The Apprentice candidates Roisin Hogan, Solomon Akhtar, Mark Wright, Bianca Miller, Daniel Lassman
tvReview: But which contestants got the boot?
Life and Style
A woman walks by a pandal art installation entitled 'Mars Mission' with the figure of an astronaut during the Durga Puja festival in Calcutta, India
techHow we’ll investigate the existence of, and maybe move in with, our alien neighbours
Arts and Entertainment
Jim Carrey and Jeff Daniels ride again in Dumb and Dumber To
filmReview: Dumb And Dumber To was a really stupid idea
Arts and Entertainment
Sir Ian McKellen tempts the Cookie Monster
tvSir Ian McKellen joins the Cookie Monster for a lesson on temptation
News
i100
Travel
Tourists bask in the sun beneath the skyscrapers of Dubai
travelBritish embassy uses social media campaign to issue travel advice for festive holiday-makers in UAE
News
ebooksNow available in paperback
Arts and Entertainment
Jennifer Saunders stars as Miss Windsor, Dennis's hysterical French teacher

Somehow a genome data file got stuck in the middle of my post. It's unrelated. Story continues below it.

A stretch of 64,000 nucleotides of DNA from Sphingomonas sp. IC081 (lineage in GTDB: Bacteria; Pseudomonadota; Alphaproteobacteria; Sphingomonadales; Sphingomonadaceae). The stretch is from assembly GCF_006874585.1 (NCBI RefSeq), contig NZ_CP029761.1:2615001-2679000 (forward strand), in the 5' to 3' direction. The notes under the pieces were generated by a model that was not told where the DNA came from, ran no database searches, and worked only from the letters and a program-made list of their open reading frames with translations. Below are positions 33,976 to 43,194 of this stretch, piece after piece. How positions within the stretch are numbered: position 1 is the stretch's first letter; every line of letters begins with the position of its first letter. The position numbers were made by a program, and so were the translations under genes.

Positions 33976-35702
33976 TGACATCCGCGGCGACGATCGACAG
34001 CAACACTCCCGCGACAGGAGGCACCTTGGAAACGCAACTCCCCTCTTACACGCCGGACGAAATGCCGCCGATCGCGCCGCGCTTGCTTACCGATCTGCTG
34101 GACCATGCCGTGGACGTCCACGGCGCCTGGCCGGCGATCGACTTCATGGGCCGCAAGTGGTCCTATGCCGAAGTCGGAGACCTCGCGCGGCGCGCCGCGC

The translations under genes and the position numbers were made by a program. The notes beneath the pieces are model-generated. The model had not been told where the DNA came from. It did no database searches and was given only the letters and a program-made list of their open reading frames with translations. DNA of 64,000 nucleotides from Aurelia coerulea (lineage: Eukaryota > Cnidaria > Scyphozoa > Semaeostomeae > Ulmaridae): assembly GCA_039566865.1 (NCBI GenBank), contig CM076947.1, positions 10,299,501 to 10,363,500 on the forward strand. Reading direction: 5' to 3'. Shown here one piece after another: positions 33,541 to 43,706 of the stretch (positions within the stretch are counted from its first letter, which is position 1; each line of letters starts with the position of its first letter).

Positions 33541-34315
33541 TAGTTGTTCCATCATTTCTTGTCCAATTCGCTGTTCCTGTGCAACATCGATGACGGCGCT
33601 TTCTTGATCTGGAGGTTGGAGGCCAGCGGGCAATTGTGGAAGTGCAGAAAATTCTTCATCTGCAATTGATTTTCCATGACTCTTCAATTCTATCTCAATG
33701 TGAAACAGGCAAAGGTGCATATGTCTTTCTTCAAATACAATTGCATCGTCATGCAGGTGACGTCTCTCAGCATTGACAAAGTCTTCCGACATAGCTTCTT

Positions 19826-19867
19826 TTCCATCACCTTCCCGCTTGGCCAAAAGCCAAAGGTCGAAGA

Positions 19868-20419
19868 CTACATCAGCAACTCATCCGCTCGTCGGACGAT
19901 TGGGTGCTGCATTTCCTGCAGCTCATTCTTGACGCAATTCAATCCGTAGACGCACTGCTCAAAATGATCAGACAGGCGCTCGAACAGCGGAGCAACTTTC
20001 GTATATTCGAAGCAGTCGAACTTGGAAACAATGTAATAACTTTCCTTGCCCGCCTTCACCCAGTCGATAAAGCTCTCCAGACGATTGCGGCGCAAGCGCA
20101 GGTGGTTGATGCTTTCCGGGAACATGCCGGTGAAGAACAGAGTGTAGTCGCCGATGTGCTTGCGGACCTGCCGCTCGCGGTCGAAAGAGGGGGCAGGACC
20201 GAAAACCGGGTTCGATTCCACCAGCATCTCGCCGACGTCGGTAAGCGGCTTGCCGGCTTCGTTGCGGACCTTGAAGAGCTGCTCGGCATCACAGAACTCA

filmJennifer Saunders and Kate Moss join David Walliams on set for TV adaptation of The Boy in the Dress
Life and Style
tech
Sport
Nabil Bentaleb (centre) celebrates putting Tottenham ahead
footballTottenham 4 Newcastle 0: Spurs fans dreaming of Wembley final after dominant win
Voices
Jimmy Mubenga died after being restrained on an aircraft by G4S escorts
voicesJonathan Cox: Tragedy of Jimmy Mubenga highlights lack of dignity shown to migrants
Life and Style
Sebastian Siemiatkowski is the 33-year-old co-founder and CEO of Klarna, which provides a simple way for people to buy things online
tech
Latest stories from i100
Have you tried new the Independent Digital Edition apps?
Independent Dating
and  

By clicking 'Search' you
are agreeing to our
Terms of Use.

iJobs Job Widget
iJobs Money & Business

Ashdown Group: Java Developer - Hertfordshire - £47,000 + bonus + benefits

£40000 - £470000 per annum + bonus: Ashdown Group: Java Developer / J2EE Devel...

Ashdown Group: Direct Marketing Manager - B2C, Financial Services - Slough

£45000 - £55000 per annum + Benefits: Ashdown Group: An exciting opportunity h...

Carlton Senior Appointments: Sr Wealth Manager - San Francisco - Inv AdvisoryFirm

$125 - $175 per annum: Carlton Senior Appointments: Senior Wealth Manager – In...

Carlton Senior Appointments: Private Banking Manager - Intl Bank - Los Angeles

$200 - $350 per annum: Carlton Senior Appointments: Managing Producer – Office...

Day In a Page

Jeb Bush vs Hillary Clinton: The power dynamics of the two first families

Jeb Bush vs Hillary Clinton

Karen Tumulty explores the power dynamics of the two first families